Random Character Creators
Fully pre-generated characters are just one way to avoid doing any character creation work and still show up to the session with a fully fleshed-out character.
We’ve pulled in some excellent generators that will get you off the ground with a few simple clicks of a button.
This excellent randomizer will give you backstories, flaws, personality traits, and everything you need for a fleshed-out character.
Click Generate Character, and you’ll end up with a neat little card with the basics of your character followed by more in-depth class, race, background, and lifestyle information.
This generator also allows you to lock in certain aspects of the characters you generate and keep those in place as you switch around other options.
It’s a really great tool for people like me who will roll 30 times on a random table until they get the choice they really wanted. If you know you want a barbarian and that’s about it, plug that in, and let the generator do its job.
This doesn’t give you all of the stats for your character; you’ll have to fill that in on your own.
If you’re looking for information on the subclass it gave you, check out our subclass guides for more info and simple breakdowns.
Here we have a generator that will do as much or as little as you ask it to.
If you want something that’s completely random, scroll down to the Create Character button, and let it rip.
If you know anything about what you’re looking for, just fill in the appropriate blanks on the page. Everything from name to personality traits and subclass to ability scores is there for you to predetermine.
This generator also has the helpful tool of allowing you to choose different viewing methods for your generation.
You can set it to produce a character sheet, format it for mobile viewing, or even generate the full simple text needed to insert your character sheet on Roll20 or other VTTs that use similar coding language.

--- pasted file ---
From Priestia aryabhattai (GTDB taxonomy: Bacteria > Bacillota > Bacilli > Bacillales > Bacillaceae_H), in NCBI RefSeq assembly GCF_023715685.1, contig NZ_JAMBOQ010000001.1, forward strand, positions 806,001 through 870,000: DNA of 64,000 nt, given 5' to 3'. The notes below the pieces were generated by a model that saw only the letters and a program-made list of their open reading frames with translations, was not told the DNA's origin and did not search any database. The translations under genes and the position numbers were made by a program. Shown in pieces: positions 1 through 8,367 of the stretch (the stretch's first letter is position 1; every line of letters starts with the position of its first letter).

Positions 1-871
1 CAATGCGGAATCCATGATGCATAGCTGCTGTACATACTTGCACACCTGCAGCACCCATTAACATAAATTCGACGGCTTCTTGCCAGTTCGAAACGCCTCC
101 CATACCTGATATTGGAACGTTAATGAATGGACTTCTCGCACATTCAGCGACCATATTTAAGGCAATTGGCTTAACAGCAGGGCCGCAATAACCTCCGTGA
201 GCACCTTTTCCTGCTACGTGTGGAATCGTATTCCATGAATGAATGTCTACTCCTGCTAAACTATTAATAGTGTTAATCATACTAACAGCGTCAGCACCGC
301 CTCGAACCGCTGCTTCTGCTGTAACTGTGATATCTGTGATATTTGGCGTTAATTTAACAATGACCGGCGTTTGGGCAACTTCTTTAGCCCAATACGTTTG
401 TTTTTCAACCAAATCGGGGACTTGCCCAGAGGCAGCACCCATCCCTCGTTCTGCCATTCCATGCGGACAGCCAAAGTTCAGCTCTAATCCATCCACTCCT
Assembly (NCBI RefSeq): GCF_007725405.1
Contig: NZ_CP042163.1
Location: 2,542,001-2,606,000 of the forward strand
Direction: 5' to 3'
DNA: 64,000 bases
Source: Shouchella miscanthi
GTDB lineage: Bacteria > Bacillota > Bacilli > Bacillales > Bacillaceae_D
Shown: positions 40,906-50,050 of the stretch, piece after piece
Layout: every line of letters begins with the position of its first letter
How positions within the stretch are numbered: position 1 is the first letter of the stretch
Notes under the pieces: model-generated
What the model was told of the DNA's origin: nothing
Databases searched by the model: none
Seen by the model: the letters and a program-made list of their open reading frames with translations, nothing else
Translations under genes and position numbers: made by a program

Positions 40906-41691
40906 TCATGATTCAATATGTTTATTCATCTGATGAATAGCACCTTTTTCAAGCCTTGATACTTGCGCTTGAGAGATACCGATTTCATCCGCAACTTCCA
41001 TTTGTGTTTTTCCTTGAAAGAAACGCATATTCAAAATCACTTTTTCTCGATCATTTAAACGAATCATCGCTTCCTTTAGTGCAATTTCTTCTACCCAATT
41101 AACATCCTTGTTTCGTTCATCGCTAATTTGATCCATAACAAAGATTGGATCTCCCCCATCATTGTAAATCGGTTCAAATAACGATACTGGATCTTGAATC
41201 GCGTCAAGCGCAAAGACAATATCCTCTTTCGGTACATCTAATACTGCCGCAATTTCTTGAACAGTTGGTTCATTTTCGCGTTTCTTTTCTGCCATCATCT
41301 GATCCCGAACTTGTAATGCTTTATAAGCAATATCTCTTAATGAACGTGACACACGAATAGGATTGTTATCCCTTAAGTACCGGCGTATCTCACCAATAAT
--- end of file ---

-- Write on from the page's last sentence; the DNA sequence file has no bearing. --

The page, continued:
If video games have been your main foray into the fantasy RPG genre, the user interface for this generator might feel right at home with you.
Switch through multiple tabs, locking in the character you want and randomizing pieces, or randomize the character as a whole.
Then, on the right side of the screen is a similar set of tabs that allow you to view your stats, proficiencies, features, and more.
This generator is a bit limited in that it only seems to include character options listed in the basic rules.
You can use this as a template, you can generate a simple character, or you can go through the rather simple process of creating new options for races, classes, subclasses, etc.
I would say only do this if there are a few options you’re thinking about that aren’t present and this layout is appealing to you.
For more generators and character builders, check out our article that dives much deeper into these wonderful options here.
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As a kid, I was often told to get my head out of the clouds and to stop living in a fantasy world. That never really jived with me, so I decided to make a living out of games, stories, and all sorts of fantastical works. Now, as an adult, I aspire to remind people that sometimes a little bit of fantasy is all you need when life gets to be too much.